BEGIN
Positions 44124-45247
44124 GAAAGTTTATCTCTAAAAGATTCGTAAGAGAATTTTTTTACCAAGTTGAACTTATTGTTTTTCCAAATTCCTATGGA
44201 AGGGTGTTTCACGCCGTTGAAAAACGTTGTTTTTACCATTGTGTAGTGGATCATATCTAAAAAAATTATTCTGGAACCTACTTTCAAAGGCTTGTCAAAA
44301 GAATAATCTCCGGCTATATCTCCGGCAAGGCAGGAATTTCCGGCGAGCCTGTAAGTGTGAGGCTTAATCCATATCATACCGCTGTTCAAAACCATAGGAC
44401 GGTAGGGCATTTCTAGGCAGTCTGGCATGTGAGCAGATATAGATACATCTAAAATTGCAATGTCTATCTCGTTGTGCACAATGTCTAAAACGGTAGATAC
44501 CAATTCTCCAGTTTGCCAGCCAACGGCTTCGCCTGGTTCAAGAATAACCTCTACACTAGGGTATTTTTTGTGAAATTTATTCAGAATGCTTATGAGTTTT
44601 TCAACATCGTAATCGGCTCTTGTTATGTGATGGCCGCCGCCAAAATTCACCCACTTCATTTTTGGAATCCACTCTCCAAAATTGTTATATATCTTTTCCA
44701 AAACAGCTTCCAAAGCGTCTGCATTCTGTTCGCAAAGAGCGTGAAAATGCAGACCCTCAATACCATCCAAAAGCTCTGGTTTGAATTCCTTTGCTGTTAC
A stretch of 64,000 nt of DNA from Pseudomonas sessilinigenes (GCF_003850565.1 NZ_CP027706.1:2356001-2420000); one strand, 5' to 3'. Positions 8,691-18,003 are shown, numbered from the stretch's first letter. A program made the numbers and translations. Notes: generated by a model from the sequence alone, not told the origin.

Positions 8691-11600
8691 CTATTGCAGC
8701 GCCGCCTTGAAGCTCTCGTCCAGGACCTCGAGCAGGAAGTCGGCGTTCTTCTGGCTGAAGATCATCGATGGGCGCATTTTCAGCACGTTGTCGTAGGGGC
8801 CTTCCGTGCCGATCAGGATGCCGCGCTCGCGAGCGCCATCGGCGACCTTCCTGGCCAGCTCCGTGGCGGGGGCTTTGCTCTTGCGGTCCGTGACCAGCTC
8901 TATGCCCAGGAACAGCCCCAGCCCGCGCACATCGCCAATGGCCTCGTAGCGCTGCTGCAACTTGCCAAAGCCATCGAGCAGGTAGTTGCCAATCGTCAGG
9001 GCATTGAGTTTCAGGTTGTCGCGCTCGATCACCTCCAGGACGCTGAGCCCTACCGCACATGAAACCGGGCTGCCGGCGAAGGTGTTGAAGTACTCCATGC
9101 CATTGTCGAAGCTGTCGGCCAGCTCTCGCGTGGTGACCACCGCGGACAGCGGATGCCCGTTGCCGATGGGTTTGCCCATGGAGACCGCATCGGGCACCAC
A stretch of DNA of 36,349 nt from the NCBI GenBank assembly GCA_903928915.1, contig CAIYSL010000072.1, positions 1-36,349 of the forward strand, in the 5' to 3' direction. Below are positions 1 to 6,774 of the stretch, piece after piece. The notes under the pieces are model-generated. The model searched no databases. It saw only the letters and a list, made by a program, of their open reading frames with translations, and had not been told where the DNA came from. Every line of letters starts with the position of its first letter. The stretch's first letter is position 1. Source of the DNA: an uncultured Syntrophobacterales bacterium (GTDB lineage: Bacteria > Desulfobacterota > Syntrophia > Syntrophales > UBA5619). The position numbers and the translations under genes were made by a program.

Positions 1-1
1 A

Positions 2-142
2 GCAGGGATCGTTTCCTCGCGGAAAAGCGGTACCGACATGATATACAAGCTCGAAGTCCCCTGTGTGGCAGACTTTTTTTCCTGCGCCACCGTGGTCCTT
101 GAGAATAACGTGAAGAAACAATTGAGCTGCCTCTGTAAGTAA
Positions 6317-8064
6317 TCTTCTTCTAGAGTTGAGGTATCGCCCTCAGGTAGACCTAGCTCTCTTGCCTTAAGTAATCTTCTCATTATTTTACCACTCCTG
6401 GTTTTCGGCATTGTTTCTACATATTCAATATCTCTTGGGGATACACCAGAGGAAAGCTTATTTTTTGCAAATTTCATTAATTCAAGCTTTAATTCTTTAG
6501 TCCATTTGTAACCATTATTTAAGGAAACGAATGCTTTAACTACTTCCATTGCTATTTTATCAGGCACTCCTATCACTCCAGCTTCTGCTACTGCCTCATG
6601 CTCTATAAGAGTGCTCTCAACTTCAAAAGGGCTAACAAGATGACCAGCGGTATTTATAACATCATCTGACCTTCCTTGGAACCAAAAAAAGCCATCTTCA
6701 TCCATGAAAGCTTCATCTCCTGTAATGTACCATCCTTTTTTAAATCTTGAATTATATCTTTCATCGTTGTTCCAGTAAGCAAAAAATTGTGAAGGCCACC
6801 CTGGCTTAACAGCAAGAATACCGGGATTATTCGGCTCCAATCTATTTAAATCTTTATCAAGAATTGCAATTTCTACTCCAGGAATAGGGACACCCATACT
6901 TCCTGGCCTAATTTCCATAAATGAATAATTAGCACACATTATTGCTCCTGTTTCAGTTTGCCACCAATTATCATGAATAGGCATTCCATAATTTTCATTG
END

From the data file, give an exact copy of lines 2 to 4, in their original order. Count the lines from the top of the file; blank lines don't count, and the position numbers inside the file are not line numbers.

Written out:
44124 GAAAGTTTATCTCTAAAAGATTCGTAAGAGAATTTTTTTACCAAGTTGAACTTATTGTTTTTCCAAATTCCTATGGA
44201 AGGGTGTTTCACGCCGTTGAAAAACGTTGTTTTTACCATTGTGTAGTGGATCATATCTAAAAAAATTATTCTGGAACCTACTTTCAAAGGCTTGTCAAAA
44301 GAATAATCTCCGGCTATATCTCCGGCAAGGCAGGAATTTCCGGCGAGCCTGTAAGTGTGAGGCTTAATCCATATCATACCGCTGTTCAAAACCATAGGAC